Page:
adenine, guanine, and cytosine. Thymine is also known as 5-methyluracil, a pyrimidine nucleobase.
It is actually the first pyrimidine that was successfully purified by scientists from an all natural source in 1893 – 1894. In 1900, the now accepted structure of a thymine molecule was published. Several investigators were then able to confirm the validity of the molecular structure when they synthesized the compound during 1901 to 1910.
As the name suggests, thymine may be derived by methylation of uracil at the 5th carbon. In RNA, thymine is replaced with uracil in most cases. In DNA, thymine (T) binds to adenine (A) via two hydrogen bonds, thus stabilizing the nucleic acid structures.
Thymine forms a derivative called thymidine when it is combined with a sugar called deoxyribose in a glycosidic linkage. Thymidine, which is a nucleoside, can be phosphorylated with any of three phosphoric acid groups. The product of these mix are three nucleotides namely, TMP (thymidine monophosphate), TDP (thymidine diphosphate), and TTP (thymidine triphosphate).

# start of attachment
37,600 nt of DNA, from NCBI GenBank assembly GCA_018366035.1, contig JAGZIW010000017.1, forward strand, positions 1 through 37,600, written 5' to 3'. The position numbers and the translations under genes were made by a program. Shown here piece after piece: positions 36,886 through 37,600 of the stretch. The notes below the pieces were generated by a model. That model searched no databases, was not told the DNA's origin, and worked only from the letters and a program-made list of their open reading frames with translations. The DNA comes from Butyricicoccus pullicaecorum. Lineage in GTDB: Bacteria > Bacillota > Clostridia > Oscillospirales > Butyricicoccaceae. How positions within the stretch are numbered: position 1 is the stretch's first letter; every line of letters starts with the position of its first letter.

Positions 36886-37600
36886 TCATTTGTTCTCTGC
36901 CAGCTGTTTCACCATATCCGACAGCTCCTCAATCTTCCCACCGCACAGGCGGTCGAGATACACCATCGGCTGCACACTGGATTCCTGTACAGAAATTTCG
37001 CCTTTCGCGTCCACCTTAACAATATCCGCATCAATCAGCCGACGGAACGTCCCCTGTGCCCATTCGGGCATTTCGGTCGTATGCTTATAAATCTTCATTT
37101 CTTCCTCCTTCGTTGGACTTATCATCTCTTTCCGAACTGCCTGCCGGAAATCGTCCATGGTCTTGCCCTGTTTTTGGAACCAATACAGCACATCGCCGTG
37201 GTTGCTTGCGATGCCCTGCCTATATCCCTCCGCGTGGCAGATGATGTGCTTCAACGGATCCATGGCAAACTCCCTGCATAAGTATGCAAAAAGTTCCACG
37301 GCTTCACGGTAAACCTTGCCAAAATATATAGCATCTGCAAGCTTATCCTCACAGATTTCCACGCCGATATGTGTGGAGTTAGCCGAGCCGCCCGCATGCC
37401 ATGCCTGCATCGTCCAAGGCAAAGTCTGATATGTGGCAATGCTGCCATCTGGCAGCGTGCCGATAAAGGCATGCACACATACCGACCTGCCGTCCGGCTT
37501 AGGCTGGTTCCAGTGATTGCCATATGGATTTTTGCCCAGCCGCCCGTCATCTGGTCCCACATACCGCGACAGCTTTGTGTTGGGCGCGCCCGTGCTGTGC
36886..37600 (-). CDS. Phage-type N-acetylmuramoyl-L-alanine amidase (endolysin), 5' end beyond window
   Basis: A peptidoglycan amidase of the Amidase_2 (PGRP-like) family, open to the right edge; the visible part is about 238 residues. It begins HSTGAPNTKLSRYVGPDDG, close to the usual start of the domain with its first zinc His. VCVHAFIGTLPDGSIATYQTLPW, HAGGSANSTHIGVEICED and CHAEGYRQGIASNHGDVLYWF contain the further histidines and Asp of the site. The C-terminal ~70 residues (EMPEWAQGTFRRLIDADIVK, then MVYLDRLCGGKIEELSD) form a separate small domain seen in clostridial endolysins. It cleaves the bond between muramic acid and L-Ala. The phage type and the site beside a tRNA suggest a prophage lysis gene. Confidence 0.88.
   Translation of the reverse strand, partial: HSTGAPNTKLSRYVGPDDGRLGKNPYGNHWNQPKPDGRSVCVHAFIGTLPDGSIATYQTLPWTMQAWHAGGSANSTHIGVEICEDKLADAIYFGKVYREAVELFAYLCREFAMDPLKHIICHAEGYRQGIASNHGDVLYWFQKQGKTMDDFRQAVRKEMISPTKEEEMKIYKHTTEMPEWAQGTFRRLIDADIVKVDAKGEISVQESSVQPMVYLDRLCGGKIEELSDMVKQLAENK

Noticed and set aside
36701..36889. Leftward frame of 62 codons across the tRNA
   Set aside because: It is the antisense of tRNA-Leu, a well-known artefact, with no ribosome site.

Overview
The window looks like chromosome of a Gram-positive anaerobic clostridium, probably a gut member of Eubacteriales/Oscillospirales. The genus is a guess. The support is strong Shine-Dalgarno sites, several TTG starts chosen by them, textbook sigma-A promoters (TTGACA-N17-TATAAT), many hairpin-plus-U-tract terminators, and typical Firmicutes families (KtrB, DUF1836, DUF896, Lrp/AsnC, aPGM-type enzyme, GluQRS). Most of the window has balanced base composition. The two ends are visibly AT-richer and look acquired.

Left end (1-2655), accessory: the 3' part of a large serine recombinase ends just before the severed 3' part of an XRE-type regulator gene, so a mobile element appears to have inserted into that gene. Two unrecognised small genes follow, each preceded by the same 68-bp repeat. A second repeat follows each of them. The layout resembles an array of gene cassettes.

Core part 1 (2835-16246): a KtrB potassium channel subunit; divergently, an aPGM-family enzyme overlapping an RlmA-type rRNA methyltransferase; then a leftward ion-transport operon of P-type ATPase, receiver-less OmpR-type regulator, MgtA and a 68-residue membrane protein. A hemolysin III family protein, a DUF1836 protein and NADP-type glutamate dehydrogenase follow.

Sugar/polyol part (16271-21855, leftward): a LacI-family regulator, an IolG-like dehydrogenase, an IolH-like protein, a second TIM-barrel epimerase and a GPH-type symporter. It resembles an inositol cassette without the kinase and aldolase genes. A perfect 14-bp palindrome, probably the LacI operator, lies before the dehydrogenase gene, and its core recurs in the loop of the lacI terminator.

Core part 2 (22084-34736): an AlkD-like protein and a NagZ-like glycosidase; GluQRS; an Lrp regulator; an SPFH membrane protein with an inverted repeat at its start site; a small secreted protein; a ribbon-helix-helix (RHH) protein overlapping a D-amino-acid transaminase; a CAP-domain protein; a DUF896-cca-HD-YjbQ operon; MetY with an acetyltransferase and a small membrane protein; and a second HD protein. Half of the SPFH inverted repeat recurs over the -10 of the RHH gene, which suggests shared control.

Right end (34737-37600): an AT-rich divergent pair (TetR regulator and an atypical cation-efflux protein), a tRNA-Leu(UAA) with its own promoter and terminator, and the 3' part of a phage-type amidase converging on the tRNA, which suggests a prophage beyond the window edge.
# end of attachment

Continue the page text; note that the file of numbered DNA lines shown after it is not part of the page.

Thymidine is a very important substance as it is involved in the biosynthesis of DNA and in the preservation as well as transfer of genetic information.
One of the common mutations of DNA involves two adjacent thymines or cytosine, which, in presence of ultraviolet light, may form thymine dimers, causing "kinks" in the DNA molecule that inhibit normal function.
Thymine could also be a target for actions of 5-fluorouracil (5-FU) in cancer treatment. 5-FU can be a metabolic analog of thymine (in DNA synthesis) or uracil (in RNA synthesis). Substitution of this analog inhibits DNA synthesis in actively dividing cells. Thymine bases are frequently oxidized to hydantoins over time after the death of an organism.